My Tooth Is Fractured, Now What Do I Do?
You might know that your tooth is fractured because of one or more of the following:
- It feels rough or sharp
- It looks rough or chipped
- It hurts to chew
- It is sensitive to pressure, hot, cold, or sweets, or
- Your dentist told you it was broken or chipped!
Depending on how the rest of this tooth looks – see fractured tooth in photo with gold crown on the adjacent tooth – A conservative filling may be all that is needed to restore this tooth. In our Grand Junction, Colorado office, we have not placed a silver/mercury filling or restoration since 1995! More on why later, but it was about that time that I decided that if I would not place a silver filling on my own or a family member’s tooth, why would I place them in my patient’s mouth?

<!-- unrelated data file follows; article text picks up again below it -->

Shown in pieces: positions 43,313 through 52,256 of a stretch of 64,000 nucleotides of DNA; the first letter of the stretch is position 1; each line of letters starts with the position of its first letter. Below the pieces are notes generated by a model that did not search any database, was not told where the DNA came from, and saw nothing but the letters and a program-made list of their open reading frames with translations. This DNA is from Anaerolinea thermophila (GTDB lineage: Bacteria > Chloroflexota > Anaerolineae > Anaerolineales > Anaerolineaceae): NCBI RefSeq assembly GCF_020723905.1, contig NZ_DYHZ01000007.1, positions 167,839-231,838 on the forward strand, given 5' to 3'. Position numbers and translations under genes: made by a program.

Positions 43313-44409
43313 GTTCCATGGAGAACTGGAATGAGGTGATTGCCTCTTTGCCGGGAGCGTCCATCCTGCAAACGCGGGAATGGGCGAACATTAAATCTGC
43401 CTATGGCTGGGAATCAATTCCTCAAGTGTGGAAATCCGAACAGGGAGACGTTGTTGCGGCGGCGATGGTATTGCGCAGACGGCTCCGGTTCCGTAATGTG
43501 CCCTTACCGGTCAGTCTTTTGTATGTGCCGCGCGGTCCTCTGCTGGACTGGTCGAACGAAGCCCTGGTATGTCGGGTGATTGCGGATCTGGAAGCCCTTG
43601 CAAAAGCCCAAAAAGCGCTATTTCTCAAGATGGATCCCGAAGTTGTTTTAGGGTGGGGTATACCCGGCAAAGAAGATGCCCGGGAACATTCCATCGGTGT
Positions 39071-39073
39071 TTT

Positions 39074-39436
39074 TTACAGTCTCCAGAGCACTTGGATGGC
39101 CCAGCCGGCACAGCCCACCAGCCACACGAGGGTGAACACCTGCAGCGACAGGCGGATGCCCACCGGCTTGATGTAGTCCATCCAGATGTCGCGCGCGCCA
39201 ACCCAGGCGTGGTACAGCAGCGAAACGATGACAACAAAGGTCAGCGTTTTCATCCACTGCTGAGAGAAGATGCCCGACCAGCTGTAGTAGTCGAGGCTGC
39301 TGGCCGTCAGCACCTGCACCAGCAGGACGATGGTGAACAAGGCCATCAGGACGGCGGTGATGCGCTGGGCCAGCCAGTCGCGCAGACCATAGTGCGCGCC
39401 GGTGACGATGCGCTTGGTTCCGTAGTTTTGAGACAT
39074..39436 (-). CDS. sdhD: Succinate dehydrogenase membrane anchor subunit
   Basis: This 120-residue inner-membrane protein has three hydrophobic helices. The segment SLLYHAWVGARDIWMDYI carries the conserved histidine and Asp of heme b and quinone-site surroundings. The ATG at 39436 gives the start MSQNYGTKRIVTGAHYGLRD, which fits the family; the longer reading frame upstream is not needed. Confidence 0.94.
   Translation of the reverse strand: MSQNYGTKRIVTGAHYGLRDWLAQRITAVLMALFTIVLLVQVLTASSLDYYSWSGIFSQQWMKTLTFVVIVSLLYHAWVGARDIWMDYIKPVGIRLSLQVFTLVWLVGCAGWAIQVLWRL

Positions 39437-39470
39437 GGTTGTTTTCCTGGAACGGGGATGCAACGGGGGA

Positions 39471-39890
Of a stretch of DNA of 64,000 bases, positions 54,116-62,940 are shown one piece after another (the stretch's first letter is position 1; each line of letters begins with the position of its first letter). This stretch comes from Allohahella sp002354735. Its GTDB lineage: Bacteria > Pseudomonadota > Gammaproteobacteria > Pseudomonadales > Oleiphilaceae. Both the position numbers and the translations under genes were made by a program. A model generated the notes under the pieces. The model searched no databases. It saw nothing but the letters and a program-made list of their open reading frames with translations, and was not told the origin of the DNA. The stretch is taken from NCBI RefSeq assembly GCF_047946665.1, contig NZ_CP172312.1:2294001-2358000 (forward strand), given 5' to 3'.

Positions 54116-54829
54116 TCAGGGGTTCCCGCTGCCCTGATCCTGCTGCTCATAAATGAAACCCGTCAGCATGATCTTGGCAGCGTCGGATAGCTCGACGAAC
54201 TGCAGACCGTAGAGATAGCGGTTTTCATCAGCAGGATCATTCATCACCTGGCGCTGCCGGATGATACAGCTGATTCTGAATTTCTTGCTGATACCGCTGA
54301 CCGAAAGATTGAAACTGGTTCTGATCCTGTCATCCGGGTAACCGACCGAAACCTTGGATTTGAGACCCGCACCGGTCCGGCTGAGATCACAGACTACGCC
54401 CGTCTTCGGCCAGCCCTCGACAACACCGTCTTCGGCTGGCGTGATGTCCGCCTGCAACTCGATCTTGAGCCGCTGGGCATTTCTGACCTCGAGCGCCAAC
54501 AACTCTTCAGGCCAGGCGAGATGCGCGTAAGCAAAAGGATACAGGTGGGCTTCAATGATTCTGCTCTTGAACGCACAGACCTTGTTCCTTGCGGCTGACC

The best thing to do for a fractured tooth will always depend on many things.
- How much of your own tooth remains – can your tooth be saved?
- Does the appearance of your tooth bother you?
- Is there enough remaining tooth to support a new filling or crown?
- Can the rough or chipped area just be polished and maintained as is?
- Is there the need for a root canal?
- Is there the need to complete a gum surgery to access the fractured portion of your tooth to enable restoration and future maintenance of the tooth?
Fractured teeth should in general, be treated as soon as possible. The fracture in a tooth can progress into the root of the tooth which may result in loss of the tooth! Our office will often describe the progression of a tooth fracture like a nick or scratch on car windshields used to spread across the window if it was not repaired. If you have any of the above symptoms, have your tooth checked by a dentist and treated if needed. Our office believes in helping you to make the best decisions for you and your teeth!